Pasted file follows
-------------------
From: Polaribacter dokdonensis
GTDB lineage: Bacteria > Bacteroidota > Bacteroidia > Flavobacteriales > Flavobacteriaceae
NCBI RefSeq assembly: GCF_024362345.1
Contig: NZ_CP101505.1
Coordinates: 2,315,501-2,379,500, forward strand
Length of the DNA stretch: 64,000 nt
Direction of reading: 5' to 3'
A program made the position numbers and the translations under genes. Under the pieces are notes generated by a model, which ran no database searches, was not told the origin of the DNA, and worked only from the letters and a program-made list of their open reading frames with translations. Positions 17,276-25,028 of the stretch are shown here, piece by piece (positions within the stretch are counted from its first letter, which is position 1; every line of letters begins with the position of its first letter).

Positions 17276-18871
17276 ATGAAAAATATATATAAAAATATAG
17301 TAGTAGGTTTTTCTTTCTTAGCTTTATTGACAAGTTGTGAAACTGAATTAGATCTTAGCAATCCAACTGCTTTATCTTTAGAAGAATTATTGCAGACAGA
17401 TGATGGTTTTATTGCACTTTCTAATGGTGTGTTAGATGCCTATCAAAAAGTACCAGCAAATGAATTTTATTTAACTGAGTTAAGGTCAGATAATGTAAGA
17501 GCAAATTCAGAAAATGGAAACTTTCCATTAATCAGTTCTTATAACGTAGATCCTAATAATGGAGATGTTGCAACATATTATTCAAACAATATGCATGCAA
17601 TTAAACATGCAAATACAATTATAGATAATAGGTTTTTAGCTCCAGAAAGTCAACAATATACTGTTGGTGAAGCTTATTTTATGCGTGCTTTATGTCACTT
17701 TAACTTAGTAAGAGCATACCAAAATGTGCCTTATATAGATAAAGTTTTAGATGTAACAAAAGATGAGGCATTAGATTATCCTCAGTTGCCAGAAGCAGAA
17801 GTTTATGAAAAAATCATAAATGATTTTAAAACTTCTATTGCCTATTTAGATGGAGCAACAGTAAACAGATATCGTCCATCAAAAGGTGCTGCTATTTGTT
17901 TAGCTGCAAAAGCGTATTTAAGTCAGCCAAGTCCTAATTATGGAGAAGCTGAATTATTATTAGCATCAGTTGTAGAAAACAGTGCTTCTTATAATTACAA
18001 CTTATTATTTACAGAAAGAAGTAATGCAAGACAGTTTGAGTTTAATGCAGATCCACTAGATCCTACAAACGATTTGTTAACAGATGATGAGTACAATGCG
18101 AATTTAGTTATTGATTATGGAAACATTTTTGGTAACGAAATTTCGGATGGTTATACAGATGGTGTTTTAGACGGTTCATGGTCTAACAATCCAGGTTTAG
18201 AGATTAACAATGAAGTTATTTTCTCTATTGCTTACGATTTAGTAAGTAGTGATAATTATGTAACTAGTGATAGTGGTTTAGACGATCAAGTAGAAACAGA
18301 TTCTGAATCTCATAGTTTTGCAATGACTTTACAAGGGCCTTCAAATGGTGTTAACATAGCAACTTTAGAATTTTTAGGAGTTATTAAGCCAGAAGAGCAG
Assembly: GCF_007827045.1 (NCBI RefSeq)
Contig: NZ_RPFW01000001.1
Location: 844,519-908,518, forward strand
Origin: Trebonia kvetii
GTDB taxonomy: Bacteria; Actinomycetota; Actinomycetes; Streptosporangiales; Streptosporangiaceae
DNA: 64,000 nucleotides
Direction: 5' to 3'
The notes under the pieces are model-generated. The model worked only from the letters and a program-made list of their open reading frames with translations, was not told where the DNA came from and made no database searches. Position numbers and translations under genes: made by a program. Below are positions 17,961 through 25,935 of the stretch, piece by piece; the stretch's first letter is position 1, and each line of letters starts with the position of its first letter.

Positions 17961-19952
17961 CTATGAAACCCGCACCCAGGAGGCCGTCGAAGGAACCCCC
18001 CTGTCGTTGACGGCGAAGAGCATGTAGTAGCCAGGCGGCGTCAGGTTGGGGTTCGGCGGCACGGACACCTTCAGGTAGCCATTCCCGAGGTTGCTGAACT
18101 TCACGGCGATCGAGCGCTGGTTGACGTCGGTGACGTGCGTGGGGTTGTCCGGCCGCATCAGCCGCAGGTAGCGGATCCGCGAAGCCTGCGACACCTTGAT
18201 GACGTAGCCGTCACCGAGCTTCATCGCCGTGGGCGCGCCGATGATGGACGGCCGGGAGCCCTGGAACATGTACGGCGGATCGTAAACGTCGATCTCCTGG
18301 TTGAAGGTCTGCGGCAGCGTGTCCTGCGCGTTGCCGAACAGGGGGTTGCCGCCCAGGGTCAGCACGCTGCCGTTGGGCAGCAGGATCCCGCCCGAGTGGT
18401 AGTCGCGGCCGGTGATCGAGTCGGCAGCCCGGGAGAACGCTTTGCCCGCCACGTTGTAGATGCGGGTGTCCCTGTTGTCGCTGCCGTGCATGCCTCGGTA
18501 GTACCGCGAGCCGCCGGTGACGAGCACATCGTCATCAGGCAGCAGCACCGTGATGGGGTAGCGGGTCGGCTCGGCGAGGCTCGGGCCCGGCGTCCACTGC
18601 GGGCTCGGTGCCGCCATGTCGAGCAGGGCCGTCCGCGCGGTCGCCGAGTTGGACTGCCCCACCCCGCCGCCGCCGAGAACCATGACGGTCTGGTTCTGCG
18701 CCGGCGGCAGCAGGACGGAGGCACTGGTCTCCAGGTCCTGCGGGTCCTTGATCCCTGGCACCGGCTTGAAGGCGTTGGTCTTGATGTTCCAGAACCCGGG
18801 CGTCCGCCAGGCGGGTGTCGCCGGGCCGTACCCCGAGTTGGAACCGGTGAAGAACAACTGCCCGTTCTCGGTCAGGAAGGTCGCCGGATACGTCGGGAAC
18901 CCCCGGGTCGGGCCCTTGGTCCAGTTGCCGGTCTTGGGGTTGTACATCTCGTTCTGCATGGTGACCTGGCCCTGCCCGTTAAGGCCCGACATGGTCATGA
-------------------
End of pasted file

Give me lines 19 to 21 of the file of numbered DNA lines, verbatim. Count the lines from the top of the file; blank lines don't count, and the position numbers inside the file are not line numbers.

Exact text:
18101 AATTTAGTTATTGATTATGGAAACATTTTTGGTAACGAAATTTCGGATGGTTATACAGATGGTGTTTTAGACGGTTCATGGTCTAACAATCCAGGTTTAG
18201 AGATTAACAATGAAGTTATTTTCTCTATTGCTTACGATTTAGTAAGTAGTGATAATTATGTAACTAGTGATAGTGGTTTAGACGATCAAGTAGAAACAGA
18301 TTCTGAATCTCATAGTTTTGCAATGACTTTACAAGGGCCTTCAAATGGTGTTAACATAGCAACTTTAGAATTTTTAGGAGTTATTAAGCCAGAAGAGCAG